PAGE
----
This year, the number of hotspots globally will rise 40%, according to a July 17 forecast released by consultancy ABI Research, which notes that “the greatest growth and the largest number of hotspots continue to be found in Europe. While the UK has long led in European Wi-Fi hotspots, there is also marked growth in France, Germany, and Russia.”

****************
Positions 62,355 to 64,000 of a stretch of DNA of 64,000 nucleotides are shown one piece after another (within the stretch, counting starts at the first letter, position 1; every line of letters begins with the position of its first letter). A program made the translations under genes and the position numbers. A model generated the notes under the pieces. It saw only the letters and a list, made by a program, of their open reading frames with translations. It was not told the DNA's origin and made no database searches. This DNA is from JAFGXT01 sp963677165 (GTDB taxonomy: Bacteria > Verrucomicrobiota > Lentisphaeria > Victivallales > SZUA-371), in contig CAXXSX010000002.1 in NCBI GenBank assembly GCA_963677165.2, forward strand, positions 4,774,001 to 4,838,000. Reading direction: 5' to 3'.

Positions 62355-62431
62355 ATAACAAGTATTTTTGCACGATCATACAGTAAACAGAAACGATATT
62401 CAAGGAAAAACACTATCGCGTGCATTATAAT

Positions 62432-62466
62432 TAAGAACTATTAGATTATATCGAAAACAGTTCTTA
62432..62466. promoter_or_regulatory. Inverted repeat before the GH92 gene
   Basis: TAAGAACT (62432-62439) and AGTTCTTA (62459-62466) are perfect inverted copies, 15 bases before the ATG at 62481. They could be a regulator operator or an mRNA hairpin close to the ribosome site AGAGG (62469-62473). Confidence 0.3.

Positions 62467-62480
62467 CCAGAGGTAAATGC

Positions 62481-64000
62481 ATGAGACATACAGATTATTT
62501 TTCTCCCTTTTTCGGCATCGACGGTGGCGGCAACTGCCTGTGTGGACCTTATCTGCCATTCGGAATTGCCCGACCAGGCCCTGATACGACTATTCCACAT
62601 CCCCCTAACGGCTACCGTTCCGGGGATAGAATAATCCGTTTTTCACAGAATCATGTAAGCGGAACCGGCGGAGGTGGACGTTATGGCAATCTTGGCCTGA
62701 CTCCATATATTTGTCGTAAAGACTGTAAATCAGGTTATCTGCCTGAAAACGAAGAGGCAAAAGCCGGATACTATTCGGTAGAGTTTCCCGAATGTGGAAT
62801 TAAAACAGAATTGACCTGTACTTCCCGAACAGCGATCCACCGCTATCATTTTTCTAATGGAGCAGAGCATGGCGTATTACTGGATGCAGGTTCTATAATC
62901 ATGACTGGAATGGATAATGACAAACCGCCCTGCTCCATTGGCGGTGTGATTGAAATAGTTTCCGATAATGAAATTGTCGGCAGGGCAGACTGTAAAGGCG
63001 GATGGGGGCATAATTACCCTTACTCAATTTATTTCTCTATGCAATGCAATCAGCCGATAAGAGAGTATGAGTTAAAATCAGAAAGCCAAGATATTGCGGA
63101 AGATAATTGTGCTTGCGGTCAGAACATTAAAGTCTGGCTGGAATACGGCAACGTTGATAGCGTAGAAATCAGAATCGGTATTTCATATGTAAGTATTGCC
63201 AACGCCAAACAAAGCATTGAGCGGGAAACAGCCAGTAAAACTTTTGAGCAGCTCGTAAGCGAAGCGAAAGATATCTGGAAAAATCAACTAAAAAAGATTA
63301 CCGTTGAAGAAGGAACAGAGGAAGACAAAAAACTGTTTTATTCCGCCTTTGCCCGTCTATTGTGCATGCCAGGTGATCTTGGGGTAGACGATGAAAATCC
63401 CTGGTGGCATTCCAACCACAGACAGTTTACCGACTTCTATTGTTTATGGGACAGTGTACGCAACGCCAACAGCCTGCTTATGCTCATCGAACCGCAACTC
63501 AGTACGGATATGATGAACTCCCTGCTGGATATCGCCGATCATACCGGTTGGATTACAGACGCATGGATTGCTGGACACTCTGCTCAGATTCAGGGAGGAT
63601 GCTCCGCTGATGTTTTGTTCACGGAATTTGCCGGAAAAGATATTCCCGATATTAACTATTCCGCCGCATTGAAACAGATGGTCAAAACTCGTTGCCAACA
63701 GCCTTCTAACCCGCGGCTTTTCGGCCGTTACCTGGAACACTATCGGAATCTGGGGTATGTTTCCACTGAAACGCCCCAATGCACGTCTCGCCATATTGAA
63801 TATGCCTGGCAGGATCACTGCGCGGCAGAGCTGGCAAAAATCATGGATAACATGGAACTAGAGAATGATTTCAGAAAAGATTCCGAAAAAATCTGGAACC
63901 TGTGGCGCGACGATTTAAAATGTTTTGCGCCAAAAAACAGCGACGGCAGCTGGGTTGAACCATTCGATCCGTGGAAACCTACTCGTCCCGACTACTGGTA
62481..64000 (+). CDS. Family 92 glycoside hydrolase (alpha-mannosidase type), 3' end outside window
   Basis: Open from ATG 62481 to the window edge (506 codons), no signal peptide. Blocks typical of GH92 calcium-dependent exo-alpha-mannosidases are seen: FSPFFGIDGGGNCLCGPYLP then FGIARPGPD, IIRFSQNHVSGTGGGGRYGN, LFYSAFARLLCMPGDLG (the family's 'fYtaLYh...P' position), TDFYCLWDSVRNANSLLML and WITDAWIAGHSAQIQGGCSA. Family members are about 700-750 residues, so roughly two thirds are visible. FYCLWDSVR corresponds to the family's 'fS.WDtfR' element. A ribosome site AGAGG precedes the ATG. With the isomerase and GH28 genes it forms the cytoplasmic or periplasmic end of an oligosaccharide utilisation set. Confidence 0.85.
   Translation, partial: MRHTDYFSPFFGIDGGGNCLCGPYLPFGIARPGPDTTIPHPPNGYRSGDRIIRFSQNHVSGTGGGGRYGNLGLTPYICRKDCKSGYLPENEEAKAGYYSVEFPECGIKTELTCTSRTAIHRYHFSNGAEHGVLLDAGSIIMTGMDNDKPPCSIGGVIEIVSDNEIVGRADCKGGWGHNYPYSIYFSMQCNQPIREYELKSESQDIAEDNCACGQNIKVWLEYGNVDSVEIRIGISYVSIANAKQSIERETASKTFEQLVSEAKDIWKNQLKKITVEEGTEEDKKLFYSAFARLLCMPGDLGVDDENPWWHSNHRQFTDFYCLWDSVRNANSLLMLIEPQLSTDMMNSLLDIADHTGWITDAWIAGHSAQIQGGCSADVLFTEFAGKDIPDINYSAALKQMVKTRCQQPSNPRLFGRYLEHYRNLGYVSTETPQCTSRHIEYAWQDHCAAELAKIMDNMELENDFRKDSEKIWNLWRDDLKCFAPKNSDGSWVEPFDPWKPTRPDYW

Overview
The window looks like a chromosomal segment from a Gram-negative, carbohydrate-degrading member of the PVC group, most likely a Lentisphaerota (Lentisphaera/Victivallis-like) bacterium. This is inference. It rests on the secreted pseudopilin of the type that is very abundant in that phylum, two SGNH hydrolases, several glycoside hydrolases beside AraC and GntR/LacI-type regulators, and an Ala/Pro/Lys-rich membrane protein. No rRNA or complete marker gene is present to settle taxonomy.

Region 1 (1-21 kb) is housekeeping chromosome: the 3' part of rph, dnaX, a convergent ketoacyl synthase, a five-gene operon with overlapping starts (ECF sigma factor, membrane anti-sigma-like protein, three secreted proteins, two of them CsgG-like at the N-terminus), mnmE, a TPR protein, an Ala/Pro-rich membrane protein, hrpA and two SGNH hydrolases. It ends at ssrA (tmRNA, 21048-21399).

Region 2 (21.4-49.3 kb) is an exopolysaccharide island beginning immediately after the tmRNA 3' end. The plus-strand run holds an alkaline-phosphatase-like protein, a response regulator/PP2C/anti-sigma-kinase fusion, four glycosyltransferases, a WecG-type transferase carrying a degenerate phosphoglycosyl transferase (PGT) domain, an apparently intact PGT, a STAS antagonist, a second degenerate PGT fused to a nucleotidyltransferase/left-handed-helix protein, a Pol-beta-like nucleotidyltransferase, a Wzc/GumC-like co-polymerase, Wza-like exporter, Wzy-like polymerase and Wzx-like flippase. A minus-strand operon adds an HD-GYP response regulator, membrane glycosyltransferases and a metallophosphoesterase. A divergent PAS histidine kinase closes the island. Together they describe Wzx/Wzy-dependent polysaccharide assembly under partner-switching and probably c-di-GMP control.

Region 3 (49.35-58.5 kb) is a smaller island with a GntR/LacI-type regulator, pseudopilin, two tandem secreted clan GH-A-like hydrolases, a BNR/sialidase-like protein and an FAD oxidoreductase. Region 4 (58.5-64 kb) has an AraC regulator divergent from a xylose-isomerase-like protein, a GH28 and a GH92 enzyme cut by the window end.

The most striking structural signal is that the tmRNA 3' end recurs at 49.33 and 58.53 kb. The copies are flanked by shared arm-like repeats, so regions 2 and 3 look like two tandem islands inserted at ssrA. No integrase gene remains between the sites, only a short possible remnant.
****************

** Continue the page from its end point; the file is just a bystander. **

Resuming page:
Which begs the question: Why isn’t Wi-Fi in the U.S. growing as fast? Apple’s Wi-Fi-enabled iPhone was first introduced in America. Carriers like T-Mobile USA have been pushing home Wi-Fi phone services like Hotspot @ Home and @ Home. Starbucks recently began offering Wi-Fi service in its cafes for free. And the U.S. lags behind Europe in wireless data speeds of traditional wireless networks — which should be a major impetus for Americans to use Wi-Fi. So, why aren’t we using it as much as the Britons?